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Confronting the Wildness of Nature in Athens, Georgia

photo of a small girl standing on a path at the edge of a sunny forest flooded with brown water
Irina Rozovsky. “Untitled,” 2018. In “A Lengthy Arc: Images and the American South” (Aperture).

{A photograph} that dramatizes the facility of nature

Wchicken the photographer Irina Rozovsky moved from Boston to Athens, Georgia, she started taking walks round her new community. She’d push her daughter’s stroller to a close-by wooded trail, seeking to get the infant to sleep, and {photograph} what she may alongside the best way. Someday in 2018, after a hurricane, the trail was once flooded. A tender lady stood within the vivid solar on the fringe of the murky water, gazing the abnormal new scene earlier than her—“confronting the implausible,” as Rozovsky places it. The picture reminded Rozovsky of the fairy-tale trope of a kid getting misplaced within the wooded area. “It’s each a romance and a nightmare,” she instructed me.

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Rozovsky’s untitled {photograph} will likely be on show q4 on the Prime Museum of Artwork in Atlanta, as a part of the exhibition “A Lengthy Arc: Images and the American South Since 1845.” In an advent to an accompanying guide, the Atlantic contributing creator Imani Perry displays at the Twenty first-century photographers who seize the area’s unique landscapes with compositions that evoke a Nineteenth-century sense of the elegant. Within the South, Perry writes, “nature takes over the entirety that people create and spoil.”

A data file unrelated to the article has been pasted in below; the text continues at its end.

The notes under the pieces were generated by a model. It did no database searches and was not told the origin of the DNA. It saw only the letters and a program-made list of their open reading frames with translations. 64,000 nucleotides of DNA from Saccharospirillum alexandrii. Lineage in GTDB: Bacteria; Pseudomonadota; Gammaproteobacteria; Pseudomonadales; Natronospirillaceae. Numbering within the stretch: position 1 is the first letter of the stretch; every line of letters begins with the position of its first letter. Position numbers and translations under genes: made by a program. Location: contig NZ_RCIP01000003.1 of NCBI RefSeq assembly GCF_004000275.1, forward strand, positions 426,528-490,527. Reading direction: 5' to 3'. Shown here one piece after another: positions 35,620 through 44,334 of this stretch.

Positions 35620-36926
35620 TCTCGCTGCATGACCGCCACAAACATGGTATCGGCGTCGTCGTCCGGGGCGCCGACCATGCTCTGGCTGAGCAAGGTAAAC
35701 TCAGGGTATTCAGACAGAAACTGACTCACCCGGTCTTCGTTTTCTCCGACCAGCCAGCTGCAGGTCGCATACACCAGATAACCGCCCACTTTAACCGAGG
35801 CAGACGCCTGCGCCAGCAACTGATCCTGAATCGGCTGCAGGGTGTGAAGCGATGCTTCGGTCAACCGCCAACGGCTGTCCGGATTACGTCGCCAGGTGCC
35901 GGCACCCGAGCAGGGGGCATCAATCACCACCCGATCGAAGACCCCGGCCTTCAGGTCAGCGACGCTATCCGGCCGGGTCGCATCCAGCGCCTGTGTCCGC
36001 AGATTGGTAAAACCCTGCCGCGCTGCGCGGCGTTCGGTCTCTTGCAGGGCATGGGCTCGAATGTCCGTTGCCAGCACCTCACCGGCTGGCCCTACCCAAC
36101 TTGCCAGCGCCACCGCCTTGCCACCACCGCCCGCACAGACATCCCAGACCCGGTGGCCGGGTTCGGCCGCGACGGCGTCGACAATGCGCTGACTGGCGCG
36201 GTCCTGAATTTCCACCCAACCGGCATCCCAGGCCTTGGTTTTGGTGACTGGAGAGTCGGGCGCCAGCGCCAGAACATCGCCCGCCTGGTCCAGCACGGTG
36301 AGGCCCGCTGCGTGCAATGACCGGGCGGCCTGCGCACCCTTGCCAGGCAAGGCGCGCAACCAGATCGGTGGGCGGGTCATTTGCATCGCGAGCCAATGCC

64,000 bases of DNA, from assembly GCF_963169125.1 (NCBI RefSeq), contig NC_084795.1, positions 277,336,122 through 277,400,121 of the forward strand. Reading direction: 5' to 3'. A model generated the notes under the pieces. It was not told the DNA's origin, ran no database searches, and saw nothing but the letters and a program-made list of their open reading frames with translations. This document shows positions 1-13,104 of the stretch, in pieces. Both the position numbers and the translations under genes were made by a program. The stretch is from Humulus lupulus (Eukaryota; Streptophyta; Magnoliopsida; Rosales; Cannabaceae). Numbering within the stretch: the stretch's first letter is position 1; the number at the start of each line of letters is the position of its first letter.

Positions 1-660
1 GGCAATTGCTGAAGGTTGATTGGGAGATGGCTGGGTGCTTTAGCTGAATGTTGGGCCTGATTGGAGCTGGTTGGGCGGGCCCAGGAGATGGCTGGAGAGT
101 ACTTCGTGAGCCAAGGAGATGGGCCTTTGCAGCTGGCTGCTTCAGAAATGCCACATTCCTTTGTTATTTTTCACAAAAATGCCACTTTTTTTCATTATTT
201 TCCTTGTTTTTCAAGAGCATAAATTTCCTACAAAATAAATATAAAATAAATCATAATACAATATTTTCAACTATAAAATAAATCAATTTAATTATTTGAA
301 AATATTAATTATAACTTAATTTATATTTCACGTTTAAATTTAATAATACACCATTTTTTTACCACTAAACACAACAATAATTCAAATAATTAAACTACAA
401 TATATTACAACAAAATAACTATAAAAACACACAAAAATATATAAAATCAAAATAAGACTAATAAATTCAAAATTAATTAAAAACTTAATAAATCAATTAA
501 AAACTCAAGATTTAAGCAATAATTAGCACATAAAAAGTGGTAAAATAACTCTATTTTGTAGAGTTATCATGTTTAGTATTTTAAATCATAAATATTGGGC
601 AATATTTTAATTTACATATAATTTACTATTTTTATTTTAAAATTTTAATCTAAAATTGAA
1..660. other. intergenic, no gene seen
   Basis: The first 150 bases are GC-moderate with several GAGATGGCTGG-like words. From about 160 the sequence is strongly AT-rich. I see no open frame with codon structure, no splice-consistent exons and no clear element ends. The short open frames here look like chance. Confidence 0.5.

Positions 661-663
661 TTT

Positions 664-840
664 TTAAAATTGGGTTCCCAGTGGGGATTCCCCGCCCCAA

Rozovsky insists that the paintings isn’t making an environmental remark. As a mom, she worries in regards to the function that people have performed in warming the arena her daughter will inherit. However as a photographer, she instructed me, she was once attracted to this actual scene for its “serene and surreal” good looks, its unsettling scale.

A relative newcomer to the South, Rozovsky has been struck via the top drama of its nature. “It may be so wild,” she stated, even simply down the road in Athens. She’s no longer non secular—but if bushes fall, or a trail floods like this, Rozovsky stated, it might really feel virtually biblical. “There’s one thing higher than us.”

This text seems within the October 2023 print version with the headline “Confronting the Incredible.” While you purchase a guide the use of a hyperlink in this web page, we obtain a fee. Thanks for supporting The Atlantic.



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